3. Results and Conclusions

[6] Figures 1a1d show the global maps of GUVI-measured O/N2 in four 10-day-wide windows around the equinoxes and solstices. In each date window, the 5 years of measurements collected during 07-09 LT under geomagnetically quiet condition are binned, and the median is computed for each grid with a resolution of 1.765° longitude by 1.765° latitude. The quiet condition is characterized by AE6 index < 300nT [Werner and Prölss, 1997] and Estimated Hemispheric Power < 30GW [e.g., Emery et al., 2008]. The most distinct feature in Figures 1a1d is the asymmetry between the Northern and Southern Hemispheres, i.e., the O/N2 ratio is generally lower in the Hemisphere where the subsolar point locates at (the Southern Hemisphere in October and December and the Northern Hemisphere in April and June). This feature could be attributed to the transequatorial neutral wind driven by the latitudinal gradient of solar irradiance heating [Roble et al., 1977]. Meanwhile, the O/N2 ratio in Figures 1a1d exhibit prominent longitudinal variations. In the northern and Southern Hemispheres, the O/N2 ratio is generally lower in the longitudinal sectors near the local geomagnetic pole (90°W in the Northern Hemisphere and 120°E in the Southern Hemisphere) than that in longitudinal sectors away from the pole. This longitudinal structure might have a contribution to the Weddell Sea Anomaly [He et al., 2009] and could arise from the fact that the north and south geomagnetic poles locate at different longitudes [e.g., Rishbeth and Müller-Wodarg, 1999; Lei et al., 2010]. Furthermore, a striking four-peaked longitudinal structure is clearly visible around September Equinox (Figure 1c). Between 20°S and 40°N geomagnetic latitudes, the O/N2 ratio peaks distinctly around 150°W, 50°W, 30°E and 120°E. In other seasons the zonal fluctuation can also be observed around the geomagnetic equator, although four-peaked structure is not clearly seen as that around September Equinox.

Figure 1.

(a–d) Global maps of GUVI-measured O/N2 ratio at 07–09 LT for the four seasons, and (e–h) the corresponding spectra of EON2R for Figures 1a–1d. In Figures 1–1d, white crosses on black dots stand for the geomagnetic poles; solid and dashed lines show contours of geomagnetic latitudes from 60°N to 60°S with an interval of 20°. In Figures 1e–1h, the dashed lines denote the 95% confidence level. Note that the TIMED satellite precesses at a rate of about 3° per day; accordingly the GUVI measurement always covers 10–12 LT sector at equinoxes but 16–18 LT at solstices. In order to examine the seasonal variation at same local time, we select four date windows centering at the days shifting about 15 days away from the exact equinoxes and solstices respectively.

[7] To compare each component in the zonal O/N2 fluctuation, a Fourier analysis is performed for the Equatorial O/N2 Ratio (EON2R). The EON2R, the averaged O/N2 within ±20° geomagnetic latitudes, is calculated by the following equation with a longitudinal interval of 7.05°:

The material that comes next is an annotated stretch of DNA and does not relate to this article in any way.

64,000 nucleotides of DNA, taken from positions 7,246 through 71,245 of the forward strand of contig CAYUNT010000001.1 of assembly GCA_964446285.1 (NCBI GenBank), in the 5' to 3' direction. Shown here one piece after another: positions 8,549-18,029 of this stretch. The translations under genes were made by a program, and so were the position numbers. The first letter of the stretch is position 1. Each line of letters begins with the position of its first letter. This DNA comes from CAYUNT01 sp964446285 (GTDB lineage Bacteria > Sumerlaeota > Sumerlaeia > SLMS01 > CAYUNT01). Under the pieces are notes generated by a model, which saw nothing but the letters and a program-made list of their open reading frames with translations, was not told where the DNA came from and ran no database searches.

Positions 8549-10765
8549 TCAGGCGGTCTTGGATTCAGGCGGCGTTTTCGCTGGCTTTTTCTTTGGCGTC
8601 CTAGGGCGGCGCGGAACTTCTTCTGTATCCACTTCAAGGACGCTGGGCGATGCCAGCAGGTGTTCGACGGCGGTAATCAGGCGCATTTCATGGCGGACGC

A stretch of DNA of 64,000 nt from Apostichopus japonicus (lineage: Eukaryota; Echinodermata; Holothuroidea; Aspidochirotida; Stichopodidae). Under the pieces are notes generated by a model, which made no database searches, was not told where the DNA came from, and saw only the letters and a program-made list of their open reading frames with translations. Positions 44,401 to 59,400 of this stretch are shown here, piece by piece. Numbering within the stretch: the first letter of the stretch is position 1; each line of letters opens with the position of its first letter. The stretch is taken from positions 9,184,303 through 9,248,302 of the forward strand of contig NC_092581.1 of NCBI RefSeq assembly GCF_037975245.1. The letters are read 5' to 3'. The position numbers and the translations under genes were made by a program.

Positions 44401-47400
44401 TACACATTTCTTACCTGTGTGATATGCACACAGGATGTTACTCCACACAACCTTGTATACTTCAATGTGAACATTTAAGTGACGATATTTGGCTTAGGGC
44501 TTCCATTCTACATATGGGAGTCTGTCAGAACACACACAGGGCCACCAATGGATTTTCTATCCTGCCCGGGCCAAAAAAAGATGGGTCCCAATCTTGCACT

equation image

The Fourier amplitude spectra of the EON2R of Figures 1a1d are exhibited in Figures 1e1h, respectively. Generally, the significant components are wavenumber-1, 2, 3, and 4. The WN4 component presents a seasonal variation. It is strong around September Equinox, less strong around June Solstice and March Equinox, and weak around December Solstice, which is consistent with the seasonal variation of the WN4 signatures in total electron content (TEC), vertical plasma drifts, temperature, and zonal wind [Kil et al., 2008; Oberheide and Forbes, 2008b; Wan et al., 2008; Ren et al., 2009]. It is broadly believed that the DE3 tide excited in the tropical troposphere is the major contributor to the observed WN4 in various ionosphere-thermosphere properties [Hagan et al., 2007; Wan et al., 2008]. The DE3 mode is the most dominant component in all nonmigrating tidal modes for most of the year, but it experiences a considerable intraannual variation [e.g., Oberheide et al., 2006] and sometimes can be met or exceeded by the diurnal eastward-propagating mode with wavenumber-2 (DE2), [Häusler et al., 2007; Pedatella et al., 2008; Forbes et al., 2008, 2009; Häusler and Lühr, 2009]. Although the details of DE3 mode may vary with altitude, solar activity level or measuring method, there is a consensus that the DE3 mode maximizes during July–September, and it is dominant mainly during boreal summer and autumn but in an inferior position during boreal winter compared with the DE2 mode. When the DE2 dominates over the DE3, a zonal wavenumber-3 (WN3) structure could be observed in a fixed local time frame [Oberheide and Forbes, 2008a]. Such seasonal transition from WN4 to WN3 was observed in the zonal fluctuations of in-situ electron densities [Pedatella et al., 2008], nitric oxide densities [Oberheide and Forbes, 2008a], and other ionospheric and thermospheric properties. In Figure 1h, the amplitude of WN4 component declines around December Solstice while the WN3 component enhances, compared with that in the other seasons.